African American Foodways
by Reana Kovalcik

 This panel was presented by Kevin Mitchell and Adrian Miller.

Making a Way of No Way: African American Foodways in Diaspora

African American food was “molded in the crucible of enslavement,” a cuisine that was birthed by people “making a way of no way and taking advantage of the disadvantages,” said Randy Fertel of the Fertel Foundation in his opening of Slow Food Nation’s African American Foodways summit. Listening to Soul Food Scholar Adrian Miller and Chef/Chef Instructor Kevin Mitchell, however, what really stood out was not so much the struggle, but the joy to be found in foodways of the African American diaspora. In their discussion, Miller and Mitchell returned time and again to themes of joy and justice when talking about their experiences with soul food, the diversity of African American cuisines, and making healing connections through food and cooking.

Miller, a food writer, attorney, and certified barbecue judge, guided the discussion with a series of engaging stories, prompts, and questions. Chef Mitchell, Chef Instructor at the Culinary Institute of Charleston and Secretary of the Edna Lewis Foundation, shared his perspectives with the audience and gave us the inside scoop on everything from his thoughts on culinary appropriation to his preferred barbeque saucing method (on the side).

Though Miller and Mitchell discussed many different culinary and cultural topics, the thread through them all was soul food. Soul food was described generally as the immigrant cuisine of Africans brought to America as slaves, which then morphed into many divergent styles as freed African Americans spread across the country. Some people might just think of popular Southern staples when they think of soul food, but Miller and Mitchell emphasized that soul food was as diverse as the many cuisines and traditional foodways of Africa itself.

“For example,” Chef Mitchell said, “we didn’t grow up with chitlins, but we did grow up with my grandmother making pigs’ feet. Soul food is also about using what’s available, which means that in each region different ingredients are going to be highlighted. In Charleston, we have an abundance of shrimp, so that features largely in our cuisine.”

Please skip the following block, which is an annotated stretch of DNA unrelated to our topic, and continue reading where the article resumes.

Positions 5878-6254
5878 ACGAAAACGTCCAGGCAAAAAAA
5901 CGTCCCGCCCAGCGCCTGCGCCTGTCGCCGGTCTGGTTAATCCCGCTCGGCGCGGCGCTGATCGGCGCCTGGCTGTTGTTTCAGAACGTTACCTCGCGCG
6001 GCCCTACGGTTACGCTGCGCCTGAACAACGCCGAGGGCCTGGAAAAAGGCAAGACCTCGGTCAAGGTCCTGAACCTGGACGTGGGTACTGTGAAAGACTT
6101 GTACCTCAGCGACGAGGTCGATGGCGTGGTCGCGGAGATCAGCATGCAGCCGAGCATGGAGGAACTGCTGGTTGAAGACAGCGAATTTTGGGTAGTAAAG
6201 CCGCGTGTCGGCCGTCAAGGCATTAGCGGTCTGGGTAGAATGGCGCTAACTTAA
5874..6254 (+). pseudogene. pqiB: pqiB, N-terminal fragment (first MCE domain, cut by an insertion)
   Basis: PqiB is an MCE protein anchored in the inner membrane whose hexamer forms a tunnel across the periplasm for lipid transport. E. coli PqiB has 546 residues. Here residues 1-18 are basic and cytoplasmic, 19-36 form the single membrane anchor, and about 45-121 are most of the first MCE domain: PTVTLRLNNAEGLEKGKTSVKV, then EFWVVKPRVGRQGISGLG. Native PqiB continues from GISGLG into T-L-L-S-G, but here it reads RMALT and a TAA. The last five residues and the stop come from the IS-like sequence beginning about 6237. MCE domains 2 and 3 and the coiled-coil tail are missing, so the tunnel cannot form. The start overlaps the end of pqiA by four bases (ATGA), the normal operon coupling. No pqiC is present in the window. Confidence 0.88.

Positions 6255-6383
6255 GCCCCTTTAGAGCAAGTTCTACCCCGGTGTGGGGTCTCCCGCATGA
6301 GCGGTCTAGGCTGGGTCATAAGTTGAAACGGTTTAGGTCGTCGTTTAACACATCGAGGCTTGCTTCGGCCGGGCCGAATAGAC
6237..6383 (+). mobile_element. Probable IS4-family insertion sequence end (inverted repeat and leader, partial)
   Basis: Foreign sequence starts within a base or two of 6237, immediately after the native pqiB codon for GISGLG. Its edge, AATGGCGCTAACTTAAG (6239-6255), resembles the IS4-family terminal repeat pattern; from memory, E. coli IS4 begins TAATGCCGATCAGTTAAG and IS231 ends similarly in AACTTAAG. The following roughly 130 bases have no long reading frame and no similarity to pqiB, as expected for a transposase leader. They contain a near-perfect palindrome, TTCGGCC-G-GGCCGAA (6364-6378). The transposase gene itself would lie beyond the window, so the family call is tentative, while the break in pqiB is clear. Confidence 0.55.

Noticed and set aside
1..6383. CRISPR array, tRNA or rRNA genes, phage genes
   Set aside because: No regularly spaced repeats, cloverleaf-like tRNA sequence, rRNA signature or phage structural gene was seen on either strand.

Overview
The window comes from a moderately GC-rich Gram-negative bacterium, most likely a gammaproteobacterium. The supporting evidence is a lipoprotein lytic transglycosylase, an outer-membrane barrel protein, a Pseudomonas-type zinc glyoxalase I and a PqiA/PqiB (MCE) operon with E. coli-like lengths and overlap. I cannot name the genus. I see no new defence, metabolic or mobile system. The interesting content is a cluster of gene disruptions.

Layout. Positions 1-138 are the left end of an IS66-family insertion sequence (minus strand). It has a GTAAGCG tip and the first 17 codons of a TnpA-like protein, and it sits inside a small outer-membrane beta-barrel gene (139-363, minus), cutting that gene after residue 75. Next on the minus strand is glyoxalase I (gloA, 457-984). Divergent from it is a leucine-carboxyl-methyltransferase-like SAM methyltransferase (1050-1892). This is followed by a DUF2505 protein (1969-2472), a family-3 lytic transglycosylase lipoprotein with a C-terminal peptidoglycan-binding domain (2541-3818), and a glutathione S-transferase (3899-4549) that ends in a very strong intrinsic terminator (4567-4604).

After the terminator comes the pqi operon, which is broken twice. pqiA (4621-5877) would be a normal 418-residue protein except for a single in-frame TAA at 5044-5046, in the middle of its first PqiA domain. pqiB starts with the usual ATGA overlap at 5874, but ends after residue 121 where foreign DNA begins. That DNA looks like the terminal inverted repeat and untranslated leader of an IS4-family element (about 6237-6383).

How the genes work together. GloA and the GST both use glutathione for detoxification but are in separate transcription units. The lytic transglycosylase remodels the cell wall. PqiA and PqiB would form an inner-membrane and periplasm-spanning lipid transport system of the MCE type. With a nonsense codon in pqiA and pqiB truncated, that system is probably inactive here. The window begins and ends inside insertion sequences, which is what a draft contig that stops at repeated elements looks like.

Miller even noted that in some southern communities where Latinx culture is prevalent, tamales were even seen as part of traditional soul food fare.

While soul food can mean many different things to different people, many in America are increasingly taking an interest in African American soul food – including professional chefs. Some chefs that are getting particular acclaim in the media for their soul food cooking are not African American themselves, and while Mitchell and Miller welcome the diverse interest, they also underscored the need to make sure culinary inspiration doesn’t become cultural appropriation. For non-Black professional chefs cooking soul food, or anyone professionally cooking cuisine outside of their culture, Chef Mitchell gave the following tips:

  1.     Honor the culture from which it came, first and foremost. Acknowledge the cultures from which one is borrowing everywhere you can, on your menu, your website, and in the media. If you are using the culture and cuisine of others to profit, the least you can do is acknowledge their contribution.
  2.     Give back to the community. As a way of thanking and honoring those from which you’ve borrowed, consider giving back and supporting the development of aspiring chefs from within those communities and cultures.  
  3.     Cook it well.

By following these tips and honoring the diversity one another’s cultural foodways, we can all set what Chef Mitchell’s grandmother called, “a welcome table,” one where everyone can gather together in a spirit of respect and reconciliation. 

BONUS CONTENT

Chef Mitchell and Adrian Miller’s go-to reads on soul food and the African American Diaspora:

The Taste Of Country Cooking, Etna Louis
The Welcome Table, Jessica Harris
The Cooking Gene, Michael Twitty
Soul Food, Adrian Miller
In the Shadow of Slavery
Black Rice
High on the Hog
Black Slave Owners
Southern Provisions
The Jamima Code, Tony Tipton Martin

Reana Kovalcik is a member of Slow Food DC and Slow Food USA. 

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